New York – A correction officer at New York City’s Rikers Island jail complex was arrested on Monday on charges he beat a handcuffed inmate, the latest guard at the troubled institution to face criminal charges.
Rodiny Calypso, 38, faces federal charges of violating the inmate’s civil rights as well as filing a false report to cover up the attack, according to a criminal complaint.
City and federal officials have brought dozens of prosecutions in recent years against Rikers employees for abuse, corruption and contraband smuggling as part of a broader reform effort to fight pervasive violence at one of the United States’ largest jails.
“Rodiny Calypso allegedly violated a Rikers Island inmate’s constitutional rights by viciously beating him without physical provocation while the inmate was restrained in handcuffs,” said, Joon Kim, the acting U.S. attorney in Manhattan.
According to the complaint, the unidentified inmate was housed in solitary confinement for 23 hours a day. On Feb. 27, 2014, the inmate was in the shower and engaged in a conversation with Calypso while the guard picked up some personal items that the inmate had dropped outside the shower.
Calypso handcuffed the inmate’s hands behind his back through a port, part of the standard procedure for taking inmates to and from the shower, the complaint said.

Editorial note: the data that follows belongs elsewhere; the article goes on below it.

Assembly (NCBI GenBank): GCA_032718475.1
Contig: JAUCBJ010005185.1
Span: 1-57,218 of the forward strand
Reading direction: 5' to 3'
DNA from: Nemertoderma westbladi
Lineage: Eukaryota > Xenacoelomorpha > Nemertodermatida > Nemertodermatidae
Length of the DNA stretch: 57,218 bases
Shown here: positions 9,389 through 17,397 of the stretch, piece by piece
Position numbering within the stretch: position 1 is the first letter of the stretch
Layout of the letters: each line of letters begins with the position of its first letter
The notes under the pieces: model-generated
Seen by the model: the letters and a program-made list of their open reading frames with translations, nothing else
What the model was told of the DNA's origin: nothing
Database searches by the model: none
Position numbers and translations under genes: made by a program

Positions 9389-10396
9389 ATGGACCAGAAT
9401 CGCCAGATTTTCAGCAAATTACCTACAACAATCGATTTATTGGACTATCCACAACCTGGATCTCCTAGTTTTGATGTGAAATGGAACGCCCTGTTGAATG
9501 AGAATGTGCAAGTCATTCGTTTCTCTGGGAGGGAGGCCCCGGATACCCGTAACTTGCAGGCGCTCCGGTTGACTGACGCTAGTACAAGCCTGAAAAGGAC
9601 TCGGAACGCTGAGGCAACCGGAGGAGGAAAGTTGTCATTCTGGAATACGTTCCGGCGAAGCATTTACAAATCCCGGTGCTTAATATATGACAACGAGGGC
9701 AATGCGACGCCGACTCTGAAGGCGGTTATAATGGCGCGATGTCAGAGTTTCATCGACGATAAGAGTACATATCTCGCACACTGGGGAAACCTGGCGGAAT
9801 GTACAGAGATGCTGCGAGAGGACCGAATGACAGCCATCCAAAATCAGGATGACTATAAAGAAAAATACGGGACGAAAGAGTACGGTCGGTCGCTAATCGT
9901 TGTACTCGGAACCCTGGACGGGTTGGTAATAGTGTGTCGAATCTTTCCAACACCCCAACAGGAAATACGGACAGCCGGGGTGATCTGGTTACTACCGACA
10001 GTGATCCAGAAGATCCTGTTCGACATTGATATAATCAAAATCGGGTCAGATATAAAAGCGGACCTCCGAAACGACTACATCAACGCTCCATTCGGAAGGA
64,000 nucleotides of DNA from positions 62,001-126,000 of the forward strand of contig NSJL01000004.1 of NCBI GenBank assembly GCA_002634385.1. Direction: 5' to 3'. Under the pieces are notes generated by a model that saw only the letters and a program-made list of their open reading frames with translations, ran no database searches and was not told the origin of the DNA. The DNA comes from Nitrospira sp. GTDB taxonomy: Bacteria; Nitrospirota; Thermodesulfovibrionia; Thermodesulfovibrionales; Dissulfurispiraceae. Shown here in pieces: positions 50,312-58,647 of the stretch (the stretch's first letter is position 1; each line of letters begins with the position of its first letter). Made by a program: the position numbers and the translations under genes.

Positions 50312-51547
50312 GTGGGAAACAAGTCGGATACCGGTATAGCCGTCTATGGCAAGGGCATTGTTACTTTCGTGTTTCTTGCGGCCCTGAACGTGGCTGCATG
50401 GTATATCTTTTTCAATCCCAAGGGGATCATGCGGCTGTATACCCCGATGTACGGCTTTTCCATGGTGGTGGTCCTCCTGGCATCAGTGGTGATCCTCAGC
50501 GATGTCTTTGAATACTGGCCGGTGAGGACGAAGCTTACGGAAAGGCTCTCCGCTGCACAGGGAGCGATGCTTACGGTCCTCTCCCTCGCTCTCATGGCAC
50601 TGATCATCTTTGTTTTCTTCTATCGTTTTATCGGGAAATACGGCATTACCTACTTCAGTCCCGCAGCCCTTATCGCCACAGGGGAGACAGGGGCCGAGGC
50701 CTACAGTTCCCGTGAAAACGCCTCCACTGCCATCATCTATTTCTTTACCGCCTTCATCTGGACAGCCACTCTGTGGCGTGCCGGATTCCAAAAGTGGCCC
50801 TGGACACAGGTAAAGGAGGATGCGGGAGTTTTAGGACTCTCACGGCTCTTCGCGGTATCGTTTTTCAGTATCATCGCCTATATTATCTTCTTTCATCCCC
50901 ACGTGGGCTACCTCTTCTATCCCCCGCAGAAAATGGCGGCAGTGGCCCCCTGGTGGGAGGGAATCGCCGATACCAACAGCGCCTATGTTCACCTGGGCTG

Calypso punched and elbowed the inmate in the face and head several times; the assault was recorded by a security camera, prosecutors said.
Following the attack, Calypso falsely reported that the inmate spit on him, according to authorities.
The complaint said a photograph after the assault showed spittle on Calypso’s shirt, but video footage did not support the allegation. The shirt also disappeared following the incident, authorities said.
“This is the 37th Department of Correction employee the Department of Investigation has arrested in the past three years, and we remain committed to our ongoing investigations and reform of Rikers Island,” Mark Peters, the commissioner of the Department of Investigation, which examines criminal allegations against city employees, said in a statement.